For Nimmo, the comp I've always used (and seen others use as well) is Shin-Soo Choo. Choo didn't get his first real shot until 26, but his skill set is similar to Nimmo's. Choo probably has a tad more power but was a poor corner outfielder, while Nimmo should be an above-average LF (or even a decent CF, but that's not the scenario we're considering here). Again, these are homemade WAR projections, but they will do as a rough estimate.

Year

Salary

Projected WAR

2015

$500K Prorated Upon Callup

0.5

2016

$500K

2.0

2017

$500K

2.5

2018

$500K

3.0

2019

Arb. 1

4.0

2020

Arb. 2

4.5

2021

Arb. 3

4.5

As a Top 50 prospect with high strikeout and high walk totals, Nimmo's bust rate is around 65%. As a Nimmo fan, that hurts. For salary, let's say he makes $25 million in his three arbitration years, which yields a total of 21 WAR at a cost of $26.5 million. Again, greatly simplified at every step of the approximation, but a reasonable projection to work with.

I did not concern myself with projecting Plawecki and Smith. Their impact on the Mets is more an effect of having depth (more on that later). Smith in particular is so far away and plays the easiest position on the field, so projecting him to determine what value he adds in this time frame when a replacement could be found relatively easily is a pointless exercise. To finish this scenario, we of course have our Ruben Tejeda of shortstops, also known as Ruben Tejeda. 1.0 WAR at $500,000. Bleh.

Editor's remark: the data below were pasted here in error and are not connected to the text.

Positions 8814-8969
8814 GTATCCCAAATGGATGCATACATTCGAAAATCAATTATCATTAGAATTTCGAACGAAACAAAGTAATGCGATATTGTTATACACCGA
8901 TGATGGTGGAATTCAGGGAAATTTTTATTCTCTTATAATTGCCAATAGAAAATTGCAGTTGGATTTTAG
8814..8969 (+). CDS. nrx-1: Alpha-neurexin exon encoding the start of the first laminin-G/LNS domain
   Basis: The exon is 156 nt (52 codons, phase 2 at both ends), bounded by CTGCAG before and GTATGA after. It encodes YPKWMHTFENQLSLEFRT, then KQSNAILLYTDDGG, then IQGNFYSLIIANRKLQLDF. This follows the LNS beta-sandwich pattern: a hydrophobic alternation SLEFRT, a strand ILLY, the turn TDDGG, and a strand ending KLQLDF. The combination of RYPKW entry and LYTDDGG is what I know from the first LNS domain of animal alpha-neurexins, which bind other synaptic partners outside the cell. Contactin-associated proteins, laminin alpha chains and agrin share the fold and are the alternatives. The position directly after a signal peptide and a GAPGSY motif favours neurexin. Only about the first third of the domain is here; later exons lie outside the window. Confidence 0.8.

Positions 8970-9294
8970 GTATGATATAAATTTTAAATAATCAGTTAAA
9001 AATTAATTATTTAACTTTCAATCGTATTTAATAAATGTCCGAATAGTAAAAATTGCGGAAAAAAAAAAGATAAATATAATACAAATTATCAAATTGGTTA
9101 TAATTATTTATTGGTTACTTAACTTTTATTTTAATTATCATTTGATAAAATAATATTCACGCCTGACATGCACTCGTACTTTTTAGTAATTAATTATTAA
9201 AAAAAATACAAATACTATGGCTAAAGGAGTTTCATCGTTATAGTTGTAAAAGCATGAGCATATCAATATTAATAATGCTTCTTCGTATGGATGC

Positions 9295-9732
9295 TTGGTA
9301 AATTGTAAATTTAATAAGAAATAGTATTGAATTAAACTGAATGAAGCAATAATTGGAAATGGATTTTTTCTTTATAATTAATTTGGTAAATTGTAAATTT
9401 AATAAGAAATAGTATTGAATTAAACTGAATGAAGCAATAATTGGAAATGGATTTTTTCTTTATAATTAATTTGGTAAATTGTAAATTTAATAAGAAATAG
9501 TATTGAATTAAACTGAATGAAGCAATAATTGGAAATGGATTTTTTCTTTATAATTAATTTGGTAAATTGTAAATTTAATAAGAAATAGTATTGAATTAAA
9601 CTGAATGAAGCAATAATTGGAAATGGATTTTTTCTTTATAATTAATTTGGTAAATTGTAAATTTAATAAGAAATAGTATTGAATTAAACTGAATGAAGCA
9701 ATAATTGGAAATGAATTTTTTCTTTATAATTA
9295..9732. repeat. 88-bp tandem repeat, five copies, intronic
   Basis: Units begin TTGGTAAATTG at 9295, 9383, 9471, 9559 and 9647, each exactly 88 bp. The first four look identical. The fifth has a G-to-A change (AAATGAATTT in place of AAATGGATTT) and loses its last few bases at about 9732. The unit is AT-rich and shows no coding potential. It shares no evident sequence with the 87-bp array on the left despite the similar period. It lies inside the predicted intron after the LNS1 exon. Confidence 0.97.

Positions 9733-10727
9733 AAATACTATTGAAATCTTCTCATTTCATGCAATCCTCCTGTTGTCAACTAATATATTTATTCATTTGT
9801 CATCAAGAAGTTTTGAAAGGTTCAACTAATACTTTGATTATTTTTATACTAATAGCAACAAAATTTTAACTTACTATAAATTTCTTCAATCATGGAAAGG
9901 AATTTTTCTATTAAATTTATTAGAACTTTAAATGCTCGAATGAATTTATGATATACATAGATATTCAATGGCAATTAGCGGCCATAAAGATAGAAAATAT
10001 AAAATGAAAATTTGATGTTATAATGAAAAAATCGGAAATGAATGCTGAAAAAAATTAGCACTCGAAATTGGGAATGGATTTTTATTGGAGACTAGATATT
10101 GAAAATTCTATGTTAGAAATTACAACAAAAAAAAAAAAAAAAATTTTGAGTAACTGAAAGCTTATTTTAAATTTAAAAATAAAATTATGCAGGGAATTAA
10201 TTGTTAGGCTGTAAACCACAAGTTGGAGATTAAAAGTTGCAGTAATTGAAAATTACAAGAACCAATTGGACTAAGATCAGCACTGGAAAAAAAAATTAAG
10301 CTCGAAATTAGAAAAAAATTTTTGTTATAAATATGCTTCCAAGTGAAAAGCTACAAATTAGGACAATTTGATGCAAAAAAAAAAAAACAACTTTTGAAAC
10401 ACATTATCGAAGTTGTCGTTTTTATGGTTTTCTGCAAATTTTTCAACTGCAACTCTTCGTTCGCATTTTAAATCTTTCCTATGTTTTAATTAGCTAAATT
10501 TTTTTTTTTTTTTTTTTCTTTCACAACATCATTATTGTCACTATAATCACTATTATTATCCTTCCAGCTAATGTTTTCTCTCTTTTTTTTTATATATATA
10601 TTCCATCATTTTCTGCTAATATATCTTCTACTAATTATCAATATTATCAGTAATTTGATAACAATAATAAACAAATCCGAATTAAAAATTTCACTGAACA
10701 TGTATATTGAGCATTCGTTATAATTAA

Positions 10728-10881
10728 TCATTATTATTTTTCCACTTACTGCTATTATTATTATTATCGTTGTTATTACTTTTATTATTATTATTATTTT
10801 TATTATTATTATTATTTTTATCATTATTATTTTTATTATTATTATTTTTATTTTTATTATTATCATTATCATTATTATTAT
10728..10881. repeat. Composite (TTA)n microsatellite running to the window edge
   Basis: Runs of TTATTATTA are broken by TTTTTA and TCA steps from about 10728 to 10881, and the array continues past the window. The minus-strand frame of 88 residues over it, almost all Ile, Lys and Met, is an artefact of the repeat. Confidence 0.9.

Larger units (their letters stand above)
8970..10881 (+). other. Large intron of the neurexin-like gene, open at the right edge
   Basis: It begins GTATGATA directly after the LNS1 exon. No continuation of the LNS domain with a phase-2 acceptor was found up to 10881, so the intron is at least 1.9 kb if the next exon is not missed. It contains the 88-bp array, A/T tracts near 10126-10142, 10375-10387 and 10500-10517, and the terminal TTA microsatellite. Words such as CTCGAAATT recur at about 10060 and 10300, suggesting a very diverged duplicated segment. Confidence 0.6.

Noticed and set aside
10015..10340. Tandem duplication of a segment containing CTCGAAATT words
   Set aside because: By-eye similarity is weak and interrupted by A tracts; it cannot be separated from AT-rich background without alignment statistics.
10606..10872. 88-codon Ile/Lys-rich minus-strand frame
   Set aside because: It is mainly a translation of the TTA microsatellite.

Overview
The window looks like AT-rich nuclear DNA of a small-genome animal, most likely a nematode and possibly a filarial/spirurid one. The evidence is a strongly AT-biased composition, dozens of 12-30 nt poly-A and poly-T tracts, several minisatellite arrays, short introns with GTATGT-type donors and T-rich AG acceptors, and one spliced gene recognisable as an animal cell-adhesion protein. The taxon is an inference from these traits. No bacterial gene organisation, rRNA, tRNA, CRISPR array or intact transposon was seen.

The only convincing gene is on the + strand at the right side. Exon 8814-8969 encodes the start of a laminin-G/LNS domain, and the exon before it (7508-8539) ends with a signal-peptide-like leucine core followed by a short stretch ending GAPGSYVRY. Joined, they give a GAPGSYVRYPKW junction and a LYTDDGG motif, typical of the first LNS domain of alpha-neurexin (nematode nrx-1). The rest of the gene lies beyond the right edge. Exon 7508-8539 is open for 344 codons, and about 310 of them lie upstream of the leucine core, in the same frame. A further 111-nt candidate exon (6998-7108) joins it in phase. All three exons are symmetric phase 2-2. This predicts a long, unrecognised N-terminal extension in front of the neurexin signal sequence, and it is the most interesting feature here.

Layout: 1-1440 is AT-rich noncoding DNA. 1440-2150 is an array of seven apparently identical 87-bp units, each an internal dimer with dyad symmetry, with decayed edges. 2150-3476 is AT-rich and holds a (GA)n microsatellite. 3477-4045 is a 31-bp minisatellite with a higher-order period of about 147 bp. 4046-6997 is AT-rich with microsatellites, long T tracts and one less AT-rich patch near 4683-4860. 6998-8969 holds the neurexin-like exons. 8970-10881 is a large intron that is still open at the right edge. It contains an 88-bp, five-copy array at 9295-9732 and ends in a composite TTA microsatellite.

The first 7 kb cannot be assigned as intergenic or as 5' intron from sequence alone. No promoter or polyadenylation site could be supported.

Lets's compare scenarios now by comparing the production we get from the shortstop and left field positions and 1 starting pitcher slot over this time span:

Scenario 1

Scenario 2

SS WAR

31.3

SS WAR

7.0

LF WAR

7.0

LF WAR

7.35

SP WAR

7.0

SP WAR

11.30

Total WAR

45.3

Total WAR

25.65

Total Cost

$147M

Total Cost

$80M

WAR/$1M

0.31

WAR/$1M

0.32

What do we make of this data? With all the caveats and restrictions on projections I've mentioned as we worked through the logic, our final case comes out almost equal in terms of WAR cost-efficiency. Scenario 1 guarantees more WAR, and ignores the potential contribution of other prospects like Michael Conforto and Steven Matz, plus gives us the bona fide superstar the fan base has long been lusting for.

But this is not the end of our analysis. If just one of either Nimmo or Syndergaard reach their ceiling, the WAR efficiency swings even further in favor of Scenario 2 and brings the total WAR much closer to an even mark, even if the other busts completely. Furthermore, we've reached our greater WAR in Scenario 1 by trading two other assets in Plawecki and Smith, sacrificing depth that could be used if d'Arnaud's hot streak is just a hot streak or that could have been traded in another deal. Scenario 2 also neglects contributions at SS from Amed Rosario or Gavin Cecchini down the line, or from sketchier candidates like Matt Reynolds and Wilmer Flores. No risk has been factored into Tulowitzki's projection either, and there is undeniably a decent amount of risk there given his injury history and the fact that he would have to adjust to leaving Coors Field (though I think this latter point is not much of a problem). Finally, that additional financial burden could seriously impede the Mets' ability to retain their young stars.